Our Solar System is filled with dust from crumbling asteroids and comets, but only some planets are honoured with a grainy ring to call their own. Both Venus and Earth have this pleasure, escorted around the Sun by a band of cosmic matter.
The little planet of Mercury, on the other hand, was once thought to be all alone. Pressed right up against the Solar System's only heat source, scientists didn't even dream that dust could survive here.
It turns out we were wrong.
A new study has now identified a vast trail of fine cosmic dust in Mercury's orbit, forming a ring nearly 15 million kilometres wide (9.3 million miles).
Unbeknownst to us, it appears that Mercury has been wading through this sea of ancient matter, three times bigger than itself, for likely billions of years.
"People thought that Mercury, unlike Earth or Venus, is too small and too close to the Sun to capture a dust ring," says co-author Guillermo Stenborg, a solar scientist at the Naval Research Laboratory.
"They expected that the solar wind and magnetic forces from the Sun would blow any excess dust at Mercury's orbit away."
In truth, Stenborg and his colleague Russell Howard, a solar scientist at the same lab, stumbled up their discovery by accident. The team was really looking for gaps in the dust, close to the Sun where the matter should have been vaporised and swept clean.
This is a bit like looking out a rain-splattered window and trying to figure out if it's still pouring outside.
With all the dust obscuring our immediate vision, scientists haven't been able to find any dust-free spaces between us and the Sun. From where we are sitting, it simply looks like there's dust everywhere.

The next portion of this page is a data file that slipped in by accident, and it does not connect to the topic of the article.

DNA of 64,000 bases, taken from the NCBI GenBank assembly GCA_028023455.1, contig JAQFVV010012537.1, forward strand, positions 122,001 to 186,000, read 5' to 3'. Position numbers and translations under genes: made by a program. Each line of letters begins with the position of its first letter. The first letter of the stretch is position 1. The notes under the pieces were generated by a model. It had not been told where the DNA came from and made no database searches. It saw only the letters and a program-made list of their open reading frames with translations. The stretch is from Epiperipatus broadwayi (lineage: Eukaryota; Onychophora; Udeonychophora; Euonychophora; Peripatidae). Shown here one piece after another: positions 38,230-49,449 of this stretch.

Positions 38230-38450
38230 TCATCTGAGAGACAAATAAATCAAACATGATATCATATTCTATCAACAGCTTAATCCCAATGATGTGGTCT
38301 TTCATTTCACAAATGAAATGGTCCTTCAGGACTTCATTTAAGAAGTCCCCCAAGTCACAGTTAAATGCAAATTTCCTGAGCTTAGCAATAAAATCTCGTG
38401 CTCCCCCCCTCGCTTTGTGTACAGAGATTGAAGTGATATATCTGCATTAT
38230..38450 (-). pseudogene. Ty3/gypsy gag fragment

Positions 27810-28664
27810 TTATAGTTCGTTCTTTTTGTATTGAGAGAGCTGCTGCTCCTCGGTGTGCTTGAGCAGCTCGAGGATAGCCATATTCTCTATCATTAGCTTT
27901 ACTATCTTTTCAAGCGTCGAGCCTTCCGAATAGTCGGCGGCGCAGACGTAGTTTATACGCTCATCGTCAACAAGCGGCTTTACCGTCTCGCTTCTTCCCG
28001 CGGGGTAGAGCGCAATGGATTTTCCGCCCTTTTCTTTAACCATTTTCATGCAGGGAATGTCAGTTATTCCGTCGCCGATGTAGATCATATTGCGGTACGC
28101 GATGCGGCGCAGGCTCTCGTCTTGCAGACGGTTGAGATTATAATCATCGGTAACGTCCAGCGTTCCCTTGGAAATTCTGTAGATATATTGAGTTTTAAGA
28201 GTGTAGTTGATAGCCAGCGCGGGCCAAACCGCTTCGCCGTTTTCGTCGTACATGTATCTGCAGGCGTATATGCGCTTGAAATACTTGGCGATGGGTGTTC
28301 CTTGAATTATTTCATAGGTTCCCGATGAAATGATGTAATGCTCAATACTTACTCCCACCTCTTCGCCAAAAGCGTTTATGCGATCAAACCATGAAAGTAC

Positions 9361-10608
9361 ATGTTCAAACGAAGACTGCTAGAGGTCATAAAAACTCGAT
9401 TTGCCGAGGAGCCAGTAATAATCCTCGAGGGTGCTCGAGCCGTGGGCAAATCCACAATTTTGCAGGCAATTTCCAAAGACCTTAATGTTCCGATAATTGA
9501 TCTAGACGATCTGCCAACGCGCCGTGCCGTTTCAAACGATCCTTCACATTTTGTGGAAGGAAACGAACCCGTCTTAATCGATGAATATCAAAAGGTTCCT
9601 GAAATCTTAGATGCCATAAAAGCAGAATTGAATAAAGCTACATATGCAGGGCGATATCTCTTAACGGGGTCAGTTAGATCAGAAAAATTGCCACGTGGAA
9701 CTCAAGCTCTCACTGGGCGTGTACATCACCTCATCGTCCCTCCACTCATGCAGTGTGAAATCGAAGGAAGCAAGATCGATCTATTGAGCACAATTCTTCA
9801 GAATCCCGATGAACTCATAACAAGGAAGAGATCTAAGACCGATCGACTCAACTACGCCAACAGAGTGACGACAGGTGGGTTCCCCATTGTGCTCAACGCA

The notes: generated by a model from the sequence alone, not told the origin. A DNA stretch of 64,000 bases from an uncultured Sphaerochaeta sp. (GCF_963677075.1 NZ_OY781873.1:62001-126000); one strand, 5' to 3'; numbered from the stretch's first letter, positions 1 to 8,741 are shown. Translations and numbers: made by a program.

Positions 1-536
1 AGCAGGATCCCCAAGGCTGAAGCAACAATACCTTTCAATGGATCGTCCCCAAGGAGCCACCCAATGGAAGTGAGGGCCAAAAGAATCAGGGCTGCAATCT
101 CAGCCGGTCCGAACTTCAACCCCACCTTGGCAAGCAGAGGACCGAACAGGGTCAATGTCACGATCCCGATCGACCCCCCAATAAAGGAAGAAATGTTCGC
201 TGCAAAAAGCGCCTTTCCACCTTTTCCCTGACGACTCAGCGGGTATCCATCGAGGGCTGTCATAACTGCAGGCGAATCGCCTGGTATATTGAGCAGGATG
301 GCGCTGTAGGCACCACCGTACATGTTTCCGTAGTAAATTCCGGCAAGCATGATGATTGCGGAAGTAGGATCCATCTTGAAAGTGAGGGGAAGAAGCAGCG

The only clues we really have are the different types of light we see shining back at us. When sunlight bounces off of dust particles in space, it creates a force 100 times brighter than coronal light itself.
Most of the time, scientists throw this data away so they can focus solely on studying the corona, but this time, on a whim, the researchers kept it.
Using pictures of interplanetary space from NASA's STEREO satellite, the team built a model that separates both kinds of light, calculating how much dust there really is out there.
What they noticed was an enhanced brightness circling all the way around Mercury's orbit, implying "an excess dust density of about 3 percent to 5 percent at the centre of the ring."
"It wasn't an isolated thing," Howard explains. "All around the Sun, regardless of the spacecraft's position, we could see the same five percent increase in dust brightness, or density. That said something was there, and it's something that extends all around the Sun."
The results have pushed our understanding right to the brink. Because if Mercury really does wade through cosmic dust, then this material must be able to get far closer to the Sun than we ever thought possible.
This, in turn, gives scientists important clues about the composition and origin of the dust itself.
Researching dust rings in our Solar System is not all that different to reading tree rings in the forest. Composed of ancient rubble from 4.6 billion years ago, orbiting clouds of dust could help us explain what has happened since our Solar System first formed.
In fact, scientists think that all the planets in our system, including Earth, started off as mere grains of dust before they were pulled together by gravity and other forces.
"In order to model and accurately read the dust rings around other stars, we first have to understand the physics of the dust in our own backyard," says Kuchner.
The massive dust ring that co-orbits Venus is a good start. Just this month, a new paper claims to have figured out the true source of Venus's massive dust ring, which is made up of grains no bigger than coarse sandpaper.
Using dozens of different modelling tools and simulations, the researchers think the dust comes from a group of previously unseen asteroids co-orbiting with the planet.
What's more, the authors argue that this population of crumbling asteroids has been feeding Venus's dust ring ever since the Solar System's infancy.
"It's not every day you get to discover something new in the inner Solar System," says Marc Kuchner, an author on the Venus study and astrophysicist at NASA's Goddard Space Flight Center.
"This is right in our neighbourhood."